Jenkins has long been considered one of the top talents at defensive tackle in the NFL. He seems to have put his injury issues behind him and is performing at a Pro Bowl level as the Nose Tackle in the Jets 3-4 defense.
Look for that to continue this year under Rex Ryan.
Like Joe Thomas the year before, Clady was a standout tackle almost immediately. Along with Ryan Harris, whom I considered at No. 74, Clady is one half of arguably the best pair of young offensive tackles in the game.
These two guys give the Broncos hope that maybe their offense can function sans Cutler. If they can duplicate last year's performance, Kyle Orton's not going to know what to do when drops back because he won't be running for his life or throwing the ball away as he was accustomed to in Chicago.
Goff has been a mainstay on the Chargers line for the past five years, starting every game for them over that span. The Chargers opted not to bring him back this year, but he was quickly grabbed by Scott Pioli in Kansas City.
Not a real special player, but a more than capable guard that the Chiefs will be pleased to have as he rarely makes costly mistakes.
Andre Johnson is arguably the most talented wide receiver in the league. Though that debate is always subjective in nature, this guy can do it all better than almost everybody else.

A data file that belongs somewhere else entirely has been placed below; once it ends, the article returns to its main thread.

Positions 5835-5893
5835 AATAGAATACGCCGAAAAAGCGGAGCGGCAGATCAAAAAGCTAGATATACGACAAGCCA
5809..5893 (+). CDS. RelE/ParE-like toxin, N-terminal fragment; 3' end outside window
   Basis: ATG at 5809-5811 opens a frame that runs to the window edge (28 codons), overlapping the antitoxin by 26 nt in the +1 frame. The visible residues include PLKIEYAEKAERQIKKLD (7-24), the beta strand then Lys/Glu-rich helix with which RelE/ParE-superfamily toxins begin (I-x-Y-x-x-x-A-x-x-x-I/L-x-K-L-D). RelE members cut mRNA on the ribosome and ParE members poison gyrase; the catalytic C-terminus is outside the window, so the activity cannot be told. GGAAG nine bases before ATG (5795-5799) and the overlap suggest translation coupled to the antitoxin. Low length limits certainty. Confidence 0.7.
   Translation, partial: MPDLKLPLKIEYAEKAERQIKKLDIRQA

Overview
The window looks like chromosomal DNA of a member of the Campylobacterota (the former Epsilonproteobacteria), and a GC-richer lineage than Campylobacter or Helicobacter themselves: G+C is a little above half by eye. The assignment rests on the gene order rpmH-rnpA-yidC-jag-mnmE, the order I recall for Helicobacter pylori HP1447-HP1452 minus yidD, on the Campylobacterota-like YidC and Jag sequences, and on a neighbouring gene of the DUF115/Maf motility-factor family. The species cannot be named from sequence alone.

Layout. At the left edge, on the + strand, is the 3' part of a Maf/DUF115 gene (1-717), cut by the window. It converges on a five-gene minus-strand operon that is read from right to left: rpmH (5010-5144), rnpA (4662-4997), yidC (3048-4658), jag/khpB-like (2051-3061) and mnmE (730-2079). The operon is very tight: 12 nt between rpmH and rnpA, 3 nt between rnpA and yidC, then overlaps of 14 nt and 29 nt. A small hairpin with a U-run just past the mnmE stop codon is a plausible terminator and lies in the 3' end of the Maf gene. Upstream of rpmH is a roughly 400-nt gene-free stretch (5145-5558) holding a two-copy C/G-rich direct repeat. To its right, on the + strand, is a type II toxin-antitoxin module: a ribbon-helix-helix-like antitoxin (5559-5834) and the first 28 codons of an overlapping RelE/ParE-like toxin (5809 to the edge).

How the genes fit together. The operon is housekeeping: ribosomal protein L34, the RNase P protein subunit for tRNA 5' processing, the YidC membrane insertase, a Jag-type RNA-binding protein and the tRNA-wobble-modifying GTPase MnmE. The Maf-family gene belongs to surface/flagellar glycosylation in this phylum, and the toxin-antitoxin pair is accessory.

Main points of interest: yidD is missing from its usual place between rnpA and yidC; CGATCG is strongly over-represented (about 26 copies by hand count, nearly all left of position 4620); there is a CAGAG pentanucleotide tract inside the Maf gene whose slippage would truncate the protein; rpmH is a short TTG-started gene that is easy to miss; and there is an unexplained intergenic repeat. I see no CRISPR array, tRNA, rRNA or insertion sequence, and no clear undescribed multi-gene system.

He catches a ton of balls, is tough to bring down after the catch, has the speed to go deep and isn't afraid to cross the middle of the field. Easily the top guy wearing No. 80.
843 catches, 13,201 yards, 135 TDs and still going strong at age 32... Moss will go down as one of the best ever to play wide receiver in the National Football League. Although he wears No. 81 for the Patriots now, I'll always think of him as No. 84 in purple and gold.
I will mention that I chose Moss at No. 81 over Torry Holt and Calvin Johnson, which was a difficult choice.
However, Holt is nearing the end of his career and although I think Johnson has the potential to be a Hall of Fame receiver, he's only going into his third season and it will take more than one big year to unseat Moss.
He isn't the most athletic TE in the league, but he's an all-around talent who can run, catch and block very well. It doesn't matter who the No. 1 wide receiver is in Dallas, because everyone knows that Tony Romo's top target is Jason Witten.
I wouldn't be surprised to see Witten put up the best numbers of his career this year with the Cowboys thin at receiver.
When I first looked at some of the names to wear No. 83, I thought Welker was a lock for this spot, but when I looked at his stats, he's really only had two big years - both of those years with the Patriots.
Another No. 83 Lee Evans, for example, has better career numbers that Welker.
However, Welker is the best 'possession' receiver in the league. He has caught over 110 balls for two years running and that success is likely to continue. If Evans and/or Vincent Jackson has another big year, this number might be changed for 2010.
I'm bucking my trend of going with older guys over younger here in taking Roddy White over TJ Houshmandzadeh and it's not because I'm a bitter Vikings fan whose team was spurned by TJ this spring during the free agent season.